Desktop App

Any windows 10 device using this account will have the link to the SharePoint library, so you are ready to work anywhere on any device.

We found that this button saved so much time compared to syncing individual SharePoint libraries on each device we used.

How to Get Everyone in Your School Confidently Using Microsoft Teams – A Guide to Long-Term User Adoption for Schools

The main challenge schools, academies and multi academy trusts face when rolling out a new technology or platform is user adoption.

Typically, a core group of tech-savvy teachers and staff embrace the new technology, while others are left behind.

This results in various, separate solutions being used within the school, with learning resources scattered across different places and servers and – ultimately – your school not making the most of the technology it has invested in.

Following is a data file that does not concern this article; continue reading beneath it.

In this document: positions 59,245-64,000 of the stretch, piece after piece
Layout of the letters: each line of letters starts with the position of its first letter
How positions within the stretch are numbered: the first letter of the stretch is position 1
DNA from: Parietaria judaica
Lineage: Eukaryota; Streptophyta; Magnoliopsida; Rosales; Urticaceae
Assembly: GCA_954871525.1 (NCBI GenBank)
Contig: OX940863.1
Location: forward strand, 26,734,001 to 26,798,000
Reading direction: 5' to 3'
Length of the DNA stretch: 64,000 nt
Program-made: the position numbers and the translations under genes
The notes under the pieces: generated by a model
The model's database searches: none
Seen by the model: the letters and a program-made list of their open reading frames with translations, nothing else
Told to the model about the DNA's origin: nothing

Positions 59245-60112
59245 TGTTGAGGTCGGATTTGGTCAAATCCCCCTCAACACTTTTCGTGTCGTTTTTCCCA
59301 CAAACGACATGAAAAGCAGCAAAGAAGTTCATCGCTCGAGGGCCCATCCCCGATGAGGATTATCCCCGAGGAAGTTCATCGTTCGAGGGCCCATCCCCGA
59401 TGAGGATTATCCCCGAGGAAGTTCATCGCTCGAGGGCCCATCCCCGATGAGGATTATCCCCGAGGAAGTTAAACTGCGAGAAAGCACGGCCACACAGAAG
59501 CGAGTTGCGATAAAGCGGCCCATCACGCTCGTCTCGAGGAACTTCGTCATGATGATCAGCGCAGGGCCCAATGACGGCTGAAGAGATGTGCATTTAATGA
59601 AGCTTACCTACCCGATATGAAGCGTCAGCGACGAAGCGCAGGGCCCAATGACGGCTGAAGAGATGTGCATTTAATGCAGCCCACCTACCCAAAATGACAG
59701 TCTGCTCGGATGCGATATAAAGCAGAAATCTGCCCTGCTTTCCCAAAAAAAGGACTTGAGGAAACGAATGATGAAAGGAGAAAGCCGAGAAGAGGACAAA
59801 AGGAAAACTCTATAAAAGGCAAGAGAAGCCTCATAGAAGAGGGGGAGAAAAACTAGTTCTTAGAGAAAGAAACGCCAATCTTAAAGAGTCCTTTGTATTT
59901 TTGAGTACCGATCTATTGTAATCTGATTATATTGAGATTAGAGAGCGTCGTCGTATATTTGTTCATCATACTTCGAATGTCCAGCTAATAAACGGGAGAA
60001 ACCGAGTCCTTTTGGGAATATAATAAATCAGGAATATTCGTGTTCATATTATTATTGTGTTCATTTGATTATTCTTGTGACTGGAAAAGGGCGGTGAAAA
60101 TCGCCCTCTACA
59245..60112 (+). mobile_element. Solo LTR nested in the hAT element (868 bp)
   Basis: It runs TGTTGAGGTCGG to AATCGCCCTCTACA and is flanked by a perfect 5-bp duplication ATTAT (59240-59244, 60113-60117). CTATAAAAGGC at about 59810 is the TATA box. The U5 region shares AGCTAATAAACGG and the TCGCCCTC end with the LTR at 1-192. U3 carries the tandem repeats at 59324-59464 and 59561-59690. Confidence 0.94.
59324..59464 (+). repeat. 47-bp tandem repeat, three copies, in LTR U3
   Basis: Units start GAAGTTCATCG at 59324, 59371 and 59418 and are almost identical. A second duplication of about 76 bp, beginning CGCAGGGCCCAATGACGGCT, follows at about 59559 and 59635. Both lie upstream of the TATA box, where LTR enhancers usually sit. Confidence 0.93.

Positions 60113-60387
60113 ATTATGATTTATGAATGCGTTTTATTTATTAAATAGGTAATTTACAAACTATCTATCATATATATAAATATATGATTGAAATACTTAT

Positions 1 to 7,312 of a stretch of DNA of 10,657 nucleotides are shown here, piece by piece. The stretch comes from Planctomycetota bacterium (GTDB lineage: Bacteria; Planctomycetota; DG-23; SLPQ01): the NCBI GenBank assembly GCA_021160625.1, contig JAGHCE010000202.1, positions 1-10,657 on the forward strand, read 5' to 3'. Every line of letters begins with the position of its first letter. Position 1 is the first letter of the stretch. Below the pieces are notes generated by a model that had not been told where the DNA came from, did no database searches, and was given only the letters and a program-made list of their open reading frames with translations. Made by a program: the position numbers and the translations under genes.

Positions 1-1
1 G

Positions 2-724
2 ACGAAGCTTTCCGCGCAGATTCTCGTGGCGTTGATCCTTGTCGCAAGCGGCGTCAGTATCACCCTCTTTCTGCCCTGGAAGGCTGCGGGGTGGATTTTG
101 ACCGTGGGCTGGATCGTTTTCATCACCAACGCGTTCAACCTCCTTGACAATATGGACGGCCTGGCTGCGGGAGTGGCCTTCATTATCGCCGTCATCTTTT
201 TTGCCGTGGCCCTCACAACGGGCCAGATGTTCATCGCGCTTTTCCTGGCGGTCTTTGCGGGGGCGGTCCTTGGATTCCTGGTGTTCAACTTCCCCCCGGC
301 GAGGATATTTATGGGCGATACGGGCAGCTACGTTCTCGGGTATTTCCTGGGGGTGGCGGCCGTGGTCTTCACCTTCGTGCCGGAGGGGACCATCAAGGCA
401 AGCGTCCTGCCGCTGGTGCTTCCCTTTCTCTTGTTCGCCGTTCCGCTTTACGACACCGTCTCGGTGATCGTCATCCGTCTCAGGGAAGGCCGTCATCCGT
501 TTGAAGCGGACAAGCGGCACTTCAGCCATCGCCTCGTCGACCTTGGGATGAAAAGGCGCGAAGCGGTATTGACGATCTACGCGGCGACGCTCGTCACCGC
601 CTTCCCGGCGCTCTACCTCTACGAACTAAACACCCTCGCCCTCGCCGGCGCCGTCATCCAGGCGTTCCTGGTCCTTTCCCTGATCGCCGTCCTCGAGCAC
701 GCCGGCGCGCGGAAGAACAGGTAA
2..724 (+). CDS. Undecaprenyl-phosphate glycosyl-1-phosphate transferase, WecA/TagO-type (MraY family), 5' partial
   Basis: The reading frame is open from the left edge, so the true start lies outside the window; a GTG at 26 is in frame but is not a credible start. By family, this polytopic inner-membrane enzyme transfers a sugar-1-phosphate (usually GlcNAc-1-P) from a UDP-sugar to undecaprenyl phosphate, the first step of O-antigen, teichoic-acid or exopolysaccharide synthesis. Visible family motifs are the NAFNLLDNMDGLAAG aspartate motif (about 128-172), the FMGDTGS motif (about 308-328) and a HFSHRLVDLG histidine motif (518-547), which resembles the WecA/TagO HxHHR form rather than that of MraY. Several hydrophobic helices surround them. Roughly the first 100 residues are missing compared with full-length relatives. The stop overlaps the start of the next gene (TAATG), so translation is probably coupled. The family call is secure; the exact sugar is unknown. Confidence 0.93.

But the key reason for this isn’t usually the platform or technology itself. Instead, it’s a lack of a clear, long-term plan and strategy.

Switching to a brand-new technology isn’t easy; it’s a significant change for all involved. But we must make sure that we bring everyone along together on the journey to ensure higher user adoption and avoid leaving anyone behind.

Of course, a further problem has also been born in 2020. Covid-19.



Many schools were forced to adopt tools like Microsoft Teams and SharePoint for short-term gains due to school closures and remote teaching.